I recently had a conversation where I bemoaned the inevitability of filler episodes in popular anime. After a while, it was clear that not everyone in the conversation knew what filler was and why they were often a necessary part of any long-running anime series. More importantly, most people didn’t realize there are easy ways to avoid watching filler for the most popular shows…
First, a little background
To understand filler, it’s important to have a little background in how manga and anime are created – for this, by the way, I totally recommend reading/watching Bakuman.
Basically, most anime are not original stories. They are usually based off of manga, light novels, or visual novels. When a story has been deemed popular enough to turn into a show, an anime series is created.
With the exception of some visual novels that are meant to be stand-alone video games, the original stories are often released in chunks. Both manga and light novels are usually serialized in weekly or monthly publications, and waiting for the next chapter can feel excruciatingly long, as many manga readers probably already know.
When a story is first picked up to be turned into an anime, you can bet that the story is still being serialized. In other words, it’s not done yet.
Each anime episode usually covers several chapters of a manga or light novel, so for popular series that get made season after season, the show will quickly catch up to the latest chapter of the series.
Uh-oh, here’s a problem. Anime watchers are still demanding more episodes and more seasons of content, but there’s no more story to base the show on. What happens?
The creators of the show can try to predict what will happen and spin the rest of the main story on their own, but that approach is often hit-or-miss – and most of the time it’s a miss. One of the better examples of this happening is the original Fullmetal Alchemist anime, and it’s notable that they still ended up remaking it with the real ending after the manga was finally done.
Or maybe the show can just take a long hiatus until there’s more content to make another season. But of course, that’s not great either, especially since it might be hard to remember the old series and justify bringing it back years later, which brings us to…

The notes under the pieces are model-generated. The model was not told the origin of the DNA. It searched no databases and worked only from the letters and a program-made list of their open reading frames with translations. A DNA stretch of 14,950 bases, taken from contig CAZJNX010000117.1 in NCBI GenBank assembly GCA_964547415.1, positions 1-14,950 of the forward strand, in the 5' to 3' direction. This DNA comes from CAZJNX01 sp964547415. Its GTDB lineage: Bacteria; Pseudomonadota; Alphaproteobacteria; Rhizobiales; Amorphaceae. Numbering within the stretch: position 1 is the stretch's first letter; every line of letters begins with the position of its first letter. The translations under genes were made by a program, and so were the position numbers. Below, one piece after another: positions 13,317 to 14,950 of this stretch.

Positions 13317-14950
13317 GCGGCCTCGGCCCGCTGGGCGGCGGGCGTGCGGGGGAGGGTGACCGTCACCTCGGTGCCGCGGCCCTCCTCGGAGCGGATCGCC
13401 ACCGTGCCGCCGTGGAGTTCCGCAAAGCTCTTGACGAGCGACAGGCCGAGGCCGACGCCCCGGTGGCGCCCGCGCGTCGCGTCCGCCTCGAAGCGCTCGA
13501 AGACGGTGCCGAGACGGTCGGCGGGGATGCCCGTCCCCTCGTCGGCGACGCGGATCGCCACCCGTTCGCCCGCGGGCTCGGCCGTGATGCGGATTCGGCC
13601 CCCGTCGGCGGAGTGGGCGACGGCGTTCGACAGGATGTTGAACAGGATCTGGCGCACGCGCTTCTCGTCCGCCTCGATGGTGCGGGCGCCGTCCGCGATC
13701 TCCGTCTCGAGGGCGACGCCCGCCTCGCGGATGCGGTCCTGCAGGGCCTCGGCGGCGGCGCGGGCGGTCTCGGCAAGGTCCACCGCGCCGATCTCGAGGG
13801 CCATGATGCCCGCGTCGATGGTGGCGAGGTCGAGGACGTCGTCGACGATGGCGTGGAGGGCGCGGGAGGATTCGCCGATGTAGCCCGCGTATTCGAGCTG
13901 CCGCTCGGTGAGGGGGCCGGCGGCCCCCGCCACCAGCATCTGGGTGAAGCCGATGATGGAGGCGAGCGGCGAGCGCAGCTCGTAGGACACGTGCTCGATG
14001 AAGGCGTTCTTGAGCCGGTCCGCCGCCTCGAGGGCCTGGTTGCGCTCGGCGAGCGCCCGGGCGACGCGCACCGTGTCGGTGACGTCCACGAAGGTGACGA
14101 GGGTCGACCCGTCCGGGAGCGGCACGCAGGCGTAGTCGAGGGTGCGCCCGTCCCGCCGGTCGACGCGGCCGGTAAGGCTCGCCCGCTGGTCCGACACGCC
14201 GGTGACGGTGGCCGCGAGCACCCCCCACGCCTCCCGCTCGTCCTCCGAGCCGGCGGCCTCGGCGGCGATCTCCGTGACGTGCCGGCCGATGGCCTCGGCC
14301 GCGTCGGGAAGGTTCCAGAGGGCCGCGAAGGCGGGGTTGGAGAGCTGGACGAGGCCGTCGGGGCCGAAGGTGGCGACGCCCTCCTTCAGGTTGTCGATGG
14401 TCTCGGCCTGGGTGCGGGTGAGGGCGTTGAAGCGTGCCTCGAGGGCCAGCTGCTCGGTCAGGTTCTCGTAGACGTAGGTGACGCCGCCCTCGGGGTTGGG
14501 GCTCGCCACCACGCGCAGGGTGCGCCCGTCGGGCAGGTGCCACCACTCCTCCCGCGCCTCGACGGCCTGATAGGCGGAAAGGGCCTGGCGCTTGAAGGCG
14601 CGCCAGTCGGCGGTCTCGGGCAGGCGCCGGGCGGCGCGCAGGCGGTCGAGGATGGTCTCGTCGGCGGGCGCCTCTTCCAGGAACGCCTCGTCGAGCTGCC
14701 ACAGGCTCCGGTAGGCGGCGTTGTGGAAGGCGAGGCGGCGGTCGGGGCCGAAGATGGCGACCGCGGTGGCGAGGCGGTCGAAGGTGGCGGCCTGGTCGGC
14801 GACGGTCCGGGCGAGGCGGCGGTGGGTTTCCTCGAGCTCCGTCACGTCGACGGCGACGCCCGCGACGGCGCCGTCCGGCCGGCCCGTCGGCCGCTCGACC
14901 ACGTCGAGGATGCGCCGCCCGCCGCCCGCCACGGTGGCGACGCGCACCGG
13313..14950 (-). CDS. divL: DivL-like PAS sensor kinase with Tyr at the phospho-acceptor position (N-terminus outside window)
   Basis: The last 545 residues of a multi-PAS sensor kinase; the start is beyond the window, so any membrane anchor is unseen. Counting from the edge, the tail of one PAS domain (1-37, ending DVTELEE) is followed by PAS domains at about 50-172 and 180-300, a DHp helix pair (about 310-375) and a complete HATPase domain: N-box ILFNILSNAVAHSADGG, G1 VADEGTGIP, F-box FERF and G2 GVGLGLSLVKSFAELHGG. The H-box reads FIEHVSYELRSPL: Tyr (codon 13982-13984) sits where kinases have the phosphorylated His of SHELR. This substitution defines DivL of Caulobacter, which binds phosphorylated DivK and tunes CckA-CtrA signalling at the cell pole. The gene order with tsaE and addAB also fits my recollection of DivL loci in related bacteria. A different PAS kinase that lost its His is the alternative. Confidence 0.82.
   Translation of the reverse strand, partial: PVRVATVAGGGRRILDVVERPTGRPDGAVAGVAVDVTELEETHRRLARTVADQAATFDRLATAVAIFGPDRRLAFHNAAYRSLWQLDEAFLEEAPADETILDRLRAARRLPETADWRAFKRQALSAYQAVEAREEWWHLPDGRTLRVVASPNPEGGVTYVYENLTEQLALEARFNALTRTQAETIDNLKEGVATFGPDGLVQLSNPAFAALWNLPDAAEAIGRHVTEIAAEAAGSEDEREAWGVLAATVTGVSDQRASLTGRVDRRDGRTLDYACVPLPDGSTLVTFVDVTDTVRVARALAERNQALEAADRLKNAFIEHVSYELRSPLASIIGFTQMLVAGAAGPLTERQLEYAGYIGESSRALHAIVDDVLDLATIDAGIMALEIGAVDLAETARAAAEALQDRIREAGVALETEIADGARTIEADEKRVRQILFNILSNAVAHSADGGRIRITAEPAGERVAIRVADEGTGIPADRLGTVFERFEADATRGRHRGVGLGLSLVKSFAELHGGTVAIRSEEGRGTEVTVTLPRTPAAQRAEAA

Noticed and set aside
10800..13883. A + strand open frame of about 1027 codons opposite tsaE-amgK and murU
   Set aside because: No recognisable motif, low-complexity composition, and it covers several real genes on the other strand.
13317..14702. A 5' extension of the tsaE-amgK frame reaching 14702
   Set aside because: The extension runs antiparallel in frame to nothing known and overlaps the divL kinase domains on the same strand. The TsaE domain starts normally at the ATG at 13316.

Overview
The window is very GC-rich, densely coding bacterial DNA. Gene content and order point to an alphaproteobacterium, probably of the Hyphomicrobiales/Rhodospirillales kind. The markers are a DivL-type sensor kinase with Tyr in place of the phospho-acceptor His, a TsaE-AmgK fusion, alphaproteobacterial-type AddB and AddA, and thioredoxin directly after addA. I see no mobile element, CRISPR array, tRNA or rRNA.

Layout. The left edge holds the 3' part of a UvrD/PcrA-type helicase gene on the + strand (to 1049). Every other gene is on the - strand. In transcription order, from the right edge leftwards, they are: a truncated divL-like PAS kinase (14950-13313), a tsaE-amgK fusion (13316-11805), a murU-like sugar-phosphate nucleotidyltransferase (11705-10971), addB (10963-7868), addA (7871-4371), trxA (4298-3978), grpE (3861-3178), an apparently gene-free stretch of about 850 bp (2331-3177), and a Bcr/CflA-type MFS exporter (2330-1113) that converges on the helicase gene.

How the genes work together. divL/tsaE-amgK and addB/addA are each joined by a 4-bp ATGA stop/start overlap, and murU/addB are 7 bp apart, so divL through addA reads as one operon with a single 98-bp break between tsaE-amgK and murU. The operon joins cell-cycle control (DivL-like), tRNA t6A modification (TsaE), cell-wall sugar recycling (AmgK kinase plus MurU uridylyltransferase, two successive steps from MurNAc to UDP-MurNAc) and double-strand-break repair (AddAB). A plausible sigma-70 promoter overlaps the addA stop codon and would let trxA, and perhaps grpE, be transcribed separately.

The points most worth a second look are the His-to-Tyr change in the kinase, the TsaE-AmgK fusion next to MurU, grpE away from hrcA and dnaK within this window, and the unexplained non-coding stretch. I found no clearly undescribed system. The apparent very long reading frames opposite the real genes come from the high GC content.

Filler episodes to the rescue
Fillers are the other, more practical solution. Basically, the show’s creators can choose to create some fluffy side content that will distract viewers long enough for the manga or light novel creator to write more content.
This side content is known as filler content, and the episodes in an anime that contain filler content are known as filler episodes. Generally speaking, filler episodes follow the following two guidelines:
- Be self-containing
- Make no substantive impact to the main story
The main goal of these guidelines is to avoid creating content that would contradict or interfere with the story that the manga or light novel creator has yet to write.
Sometimes, filler episodes are interspersed with story episodes. Naruto’s fillers, for instance, often had the main characters tackling smaller side missions in between the main story arcs.
Other times, the creators might just choose to create an entire filler story arc comprising of dozens of episodes. A good example of this is the Bount arc in Bleach, which lasted for almost two whole seasons.
For these particular filler arcs in Bleach, new characters had to be introduced, but the villains are gone for good at the end, while the new allies are more or less reduced to a trivial role for the rest of the series.
Should I watch filler?
You can watch filler if you want to, but the important thing is that you don’t have to. You can feel free to skip filler episodes without having to worry that you will miss a critical part of the story that will be relevant later on.
And for most series, you probably should skip these episodes. The restrictions filler content usually follow – specifically that they cannot make a significant impact on the main story – mean that the stories told within them are usually worse than the rest of the show. The protagonists generally do not undergo significant character development, and no one gains interesting new powers or abilities (unless they permanently lose those abilities at the end of the filler episode or arc).
If you’re a serious fan of the show or don’t mind side content, though, filler episodes can sometimes be enjoyable. For example, I’m a fan of the mystery-of-the-week format for Detective Conan, so I will sometimes watch a couple filler episodes if I’m in the mood for a quick, self-contained mystery.
How can I avoid filler?
If you decide to skip filler episodes, it’s now easier than ever before to do so. Anime Filler List is a website where the community comes together to create lists of filler episodes for popular anime series.
Avoiding filler episodes take some effort since you need to be aware of which episodes to skip while watching / binging shows, but it can definitely also be worth it, especially for filler-heavy shows. Fairy Tail, for instance, has a filler percentage of 24%. That means you can skip watching about a quarter of the episodes and still get pretty much the full Fairy Tail experience.
I’m interested to know, though: For anyone reading, what are your thoughts on filler? Do you watch them or skip them? Do you like them or hate them?